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Leonardo's self-propelled chariot - Leonardo Da Vinci

Leonardo's self-propelled chariot - Leonardo Da Vinci

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Unique quality material

Print on handmade paper from Amalfi
Measurement : 29 x 42 cm
Material : work printed on very fine handmade Amalfi paper with fringed edges
Frame : Handmade light brown beech wood

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The work

Self-propelled cart1478-80
Metal tip, pen and brush on paper, 27 x 20 cm
Ambrosiana Library, Milan

Let's dive into one of Leonardo da Vinci's first brilliant intuitions, sketched out around 1478: an autonomous chariot, powered by a spring and perhaps intended for the stage rather than the battlefield, dispelling the long-standing belief that it was a prototype of modern automobiles.

In the fifteenth century, majestic public spectacles were the norm for significant events – royal weddings, visits by illustrious personalities, religious holidays. At the same time, the private parties of the elite became increasingly opulent. These productions were often colossal, with complex stage plays that required ingenious machinery to lift and move actors and sets, as well as devices to create stunning effects, such as rapidly lighting a series of lamps.

Creating these shows wasn't just about artistry; it also required technical knowledge. Consequently, renowned artists, skilled in architectural tricks and the use of machines, were favored for these commissions.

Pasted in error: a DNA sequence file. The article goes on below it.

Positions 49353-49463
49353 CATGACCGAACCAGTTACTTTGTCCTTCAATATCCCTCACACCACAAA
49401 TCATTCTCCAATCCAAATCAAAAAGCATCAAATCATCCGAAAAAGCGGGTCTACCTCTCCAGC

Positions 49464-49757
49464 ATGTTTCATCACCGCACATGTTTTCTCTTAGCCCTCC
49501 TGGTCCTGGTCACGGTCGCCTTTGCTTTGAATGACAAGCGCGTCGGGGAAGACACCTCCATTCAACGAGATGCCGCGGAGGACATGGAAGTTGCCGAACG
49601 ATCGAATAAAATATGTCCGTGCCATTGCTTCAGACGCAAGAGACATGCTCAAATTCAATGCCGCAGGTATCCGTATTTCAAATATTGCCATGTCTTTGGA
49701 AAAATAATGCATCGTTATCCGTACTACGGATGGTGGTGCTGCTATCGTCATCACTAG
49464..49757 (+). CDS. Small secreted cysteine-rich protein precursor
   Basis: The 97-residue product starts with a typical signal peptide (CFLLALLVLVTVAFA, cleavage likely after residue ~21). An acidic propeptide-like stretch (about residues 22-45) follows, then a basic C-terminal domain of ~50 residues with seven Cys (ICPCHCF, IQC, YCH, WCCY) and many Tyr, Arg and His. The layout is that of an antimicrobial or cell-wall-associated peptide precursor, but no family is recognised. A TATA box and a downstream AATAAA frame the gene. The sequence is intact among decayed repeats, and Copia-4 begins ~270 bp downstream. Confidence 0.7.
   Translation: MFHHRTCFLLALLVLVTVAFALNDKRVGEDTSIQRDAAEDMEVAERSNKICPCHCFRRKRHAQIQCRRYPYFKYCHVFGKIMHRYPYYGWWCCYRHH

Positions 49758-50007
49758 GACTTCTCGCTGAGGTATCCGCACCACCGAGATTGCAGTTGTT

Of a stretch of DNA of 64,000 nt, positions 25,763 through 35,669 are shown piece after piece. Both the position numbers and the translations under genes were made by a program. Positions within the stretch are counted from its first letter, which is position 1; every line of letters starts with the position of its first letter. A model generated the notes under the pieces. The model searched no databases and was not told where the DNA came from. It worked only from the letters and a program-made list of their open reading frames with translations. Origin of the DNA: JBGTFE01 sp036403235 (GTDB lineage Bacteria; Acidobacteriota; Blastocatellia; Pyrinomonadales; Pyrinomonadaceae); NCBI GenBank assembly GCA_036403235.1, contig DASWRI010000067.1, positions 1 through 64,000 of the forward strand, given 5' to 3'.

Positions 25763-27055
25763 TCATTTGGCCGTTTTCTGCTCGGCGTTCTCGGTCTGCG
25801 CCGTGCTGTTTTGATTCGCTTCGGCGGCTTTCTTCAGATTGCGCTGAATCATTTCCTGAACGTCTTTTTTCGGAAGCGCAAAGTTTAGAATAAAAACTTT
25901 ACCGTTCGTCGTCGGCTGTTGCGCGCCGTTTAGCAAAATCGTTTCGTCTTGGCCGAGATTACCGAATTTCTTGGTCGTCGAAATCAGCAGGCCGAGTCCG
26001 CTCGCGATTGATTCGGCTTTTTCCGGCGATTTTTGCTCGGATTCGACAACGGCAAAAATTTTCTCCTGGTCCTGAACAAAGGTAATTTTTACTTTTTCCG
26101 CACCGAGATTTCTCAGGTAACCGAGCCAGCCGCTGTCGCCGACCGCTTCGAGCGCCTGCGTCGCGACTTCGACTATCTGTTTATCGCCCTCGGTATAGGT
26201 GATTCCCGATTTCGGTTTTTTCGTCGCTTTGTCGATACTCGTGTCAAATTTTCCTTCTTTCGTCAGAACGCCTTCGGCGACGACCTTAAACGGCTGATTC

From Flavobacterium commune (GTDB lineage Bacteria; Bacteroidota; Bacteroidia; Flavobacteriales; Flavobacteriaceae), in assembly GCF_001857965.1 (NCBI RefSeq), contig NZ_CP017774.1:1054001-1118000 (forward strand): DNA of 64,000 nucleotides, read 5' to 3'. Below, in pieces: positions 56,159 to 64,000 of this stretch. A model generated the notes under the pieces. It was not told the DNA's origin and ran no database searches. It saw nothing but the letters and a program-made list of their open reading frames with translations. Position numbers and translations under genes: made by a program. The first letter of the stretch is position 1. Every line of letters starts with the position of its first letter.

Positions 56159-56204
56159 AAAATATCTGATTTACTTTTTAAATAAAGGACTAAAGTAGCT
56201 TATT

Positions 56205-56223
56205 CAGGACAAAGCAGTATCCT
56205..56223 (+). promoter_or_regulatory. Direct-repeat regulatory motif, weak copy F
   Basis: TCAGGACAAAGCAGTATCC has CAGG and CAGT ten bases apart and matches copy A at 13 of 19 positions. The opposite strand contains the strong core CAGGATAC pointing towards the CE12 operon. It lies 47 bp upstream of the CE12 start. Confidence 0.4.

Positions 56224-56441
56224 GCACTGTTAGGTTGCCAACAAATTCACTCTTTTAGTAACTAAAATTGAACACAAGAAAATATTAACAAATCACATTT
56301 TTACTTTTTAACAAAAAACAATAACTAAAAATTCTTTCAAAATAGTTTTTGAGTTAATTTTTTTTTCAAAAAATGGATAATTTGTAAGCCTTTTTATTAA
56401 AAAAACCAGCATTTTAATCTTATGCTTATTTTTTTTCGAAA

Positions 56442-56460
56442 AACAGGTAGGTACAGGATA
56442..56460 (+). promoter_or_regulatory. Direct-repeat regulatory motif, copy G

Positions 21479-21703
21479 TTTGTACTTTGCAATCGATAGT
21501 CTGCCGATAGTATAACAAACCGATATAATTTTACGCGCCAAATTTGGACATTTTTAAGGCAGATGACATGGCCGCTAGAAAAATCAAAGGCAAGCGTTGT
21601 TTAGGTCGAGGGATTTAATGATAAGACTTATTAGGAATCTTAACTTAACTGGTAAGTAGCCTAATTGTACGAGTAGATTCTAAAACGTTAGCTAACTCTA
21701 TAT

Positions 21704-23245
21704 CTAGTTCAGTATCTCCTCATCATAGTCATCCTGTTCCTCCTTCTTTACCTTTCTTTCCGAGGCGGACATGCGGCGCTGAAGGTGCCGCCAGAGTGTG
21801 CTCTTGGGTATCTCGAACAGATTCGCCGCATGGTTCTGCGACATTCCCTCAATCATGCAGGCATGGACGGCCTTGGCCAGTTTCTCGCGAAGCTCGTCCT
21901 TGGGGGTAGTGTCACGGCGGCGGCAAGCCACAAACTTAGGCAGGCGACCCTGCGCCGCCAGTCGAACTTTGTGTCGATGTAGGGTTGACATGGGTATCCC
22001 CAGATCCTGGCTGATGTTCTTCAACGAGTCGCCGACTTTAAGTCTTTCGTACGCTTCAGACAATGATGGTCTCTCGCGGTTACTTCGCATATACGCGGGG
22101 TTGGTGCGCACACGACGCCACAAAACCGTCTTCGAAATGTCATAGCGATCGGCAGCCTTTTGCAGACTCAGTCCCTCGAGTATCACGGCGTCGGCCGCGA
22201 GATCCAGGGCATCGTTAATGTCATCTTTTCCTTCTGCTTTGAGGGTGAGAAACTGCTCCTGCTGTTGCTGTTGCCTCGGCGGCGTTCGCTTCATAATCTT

Do you remember Filippo Brunelleschi's stage drawings for some sacred representations in Florentine churches in 1439? Iconic.

And Leonardo? He was right in the middle of all this from his early days, creating popular productions, some of which became famous, such as the 'Festa del Paradiso' or the staging of Poliziano's 'Orfeo', where he directed everything from the direction to the scenography and even costumes.

Among these artistic adventures, a well-known youth project by da Vinci from 1478 stands out. Imagine: a self-propelled four-wheeled chariot with a rudder, operated by a spring mechanism – think of a theatrical accessory for stage entrances and exits, not a prototype of car.

The heart of this vehicle, on which Leonardo concentrated, is based on an engine made up of two large leaf springs wound by a pincer device, plus a transmission system made up of a pair of gear wheels that mesh, each with a drum on its axis to engage the pins on the driving wheels.

The drawings don't make clear how the engine and transmission connect or how the power gets to the wheels. But one thing is for sure: the spring system meant loss of power and constant refills. It would take as many as 370 recharges to cover just one kilometer on flat terrain.

Although there are doubts about its practicality or even its ability to move, the design has two indisputably interesting features: a spring-driven motor that stores energy, easing human effort, and a transmission system centered on two gear wheels that turn in directions opposite, similar to a modern differential. These elements are the true strokes of genius of da Vinci's project, which differentiate it from similar studies of his time.

Self-propelled vehicles, used mainly in festivals and shows, but also for military purposes, are part of a long tradition that dates back to antiquity and which finds multiple expressions in late medieval treatises, some concrete, others decidedly imaginative.

While Sienese Francesco di Giorgio's mechanical chariots, cranked by a crew, seem practical enough, Roberto Valturio's wind chariot, with its mill blades hoping to harness wind energy, was decidedly more extravagant.

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